He durst stay inside, on such a grey night,
When powers of darkness, are at their height.
Durst that he spy, the shady Black Shuck,
Though he be stout hearted, and strong of hand,
Dark elves and goblins, are roaming around.
Avoid grassy rings, on the first of May.
Just witches questing, for herbs of the hour,
Can bear such things, with their strange power.
Worts have magic strength, on the eve of May,
Carefully they lift, before first cock crow,
Growing in those groves, that only they know.
Collected at that, early morn twilight,
Blessed with magic signs, and spell casting rite.
Then taken to old hut, and made into brew.
To lusty maids in, their summery dress.
But witches in the, late nights early dark,
Wilt oft beat those that, get up with the lark.
Copyright Andrew Rea 6th May 2018
Walpurgisnacht is the eve of May Day, a time when the veils between the world of man and fairy grow thin. To the Anglo-Saxons this was a powerful spirit night, a good time to gather herbs (worts) for magic or healing.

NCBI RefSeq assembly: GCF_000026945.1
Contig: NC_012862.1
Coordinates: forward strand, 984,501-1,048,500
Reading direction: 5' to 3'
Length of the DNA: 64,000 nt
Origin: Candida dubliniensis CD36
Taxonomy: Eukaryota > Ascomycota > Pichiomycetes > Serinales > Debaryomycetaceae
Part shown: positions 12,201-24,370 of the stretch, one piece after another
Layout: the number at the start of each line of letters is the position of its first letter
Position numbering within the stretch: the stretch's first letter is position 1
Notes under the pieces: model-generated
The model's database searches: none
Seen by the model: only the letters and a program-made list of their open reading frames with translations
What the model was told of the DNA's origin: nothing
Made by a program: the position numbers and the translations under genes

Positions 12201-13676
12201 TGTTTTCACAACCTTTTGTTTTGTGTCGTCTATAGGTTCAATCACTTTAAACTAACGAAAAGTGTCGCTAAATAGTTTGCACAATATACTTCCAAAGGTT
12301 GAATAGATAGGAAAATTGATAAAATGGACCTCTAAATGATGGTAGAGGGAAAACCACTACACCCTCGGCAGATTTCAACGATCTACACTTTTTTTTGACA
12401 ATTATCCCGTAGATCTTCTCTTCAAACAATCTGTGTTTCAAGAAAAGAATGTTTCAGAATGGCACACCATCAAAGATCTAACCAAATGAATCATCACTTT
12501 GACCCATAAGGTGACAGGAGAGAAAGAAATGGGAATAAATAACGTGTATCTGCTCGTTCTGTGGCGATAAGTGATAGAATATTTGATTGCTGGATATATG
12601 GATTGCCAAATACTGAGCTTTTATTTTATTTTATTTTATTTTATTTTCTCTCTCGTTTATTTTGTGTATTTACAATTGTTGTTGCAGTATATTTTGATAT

Anglo-Saxon documents advise the lifting of herbs by the whole root ball to contain their energy. The best magical time to gather herbs was at a liminal moment, such as twilight. We have reference to the making the sign of the cross and singing of nine prayers or galdors (spells or charms that were sung) prior to lifting the herbs.
Gathering herbs without the use of iron is taken from page 5, paragraph 47, item 4 of the Lacnunga manuscript as referenced in Starcrafts and Leechdoms of Anglo-Saxon England.
Puckers (pookers) are supernatural giant animals that lead folk astray. Black Shuck refers to a legendary demon dog said to roam East Anglia.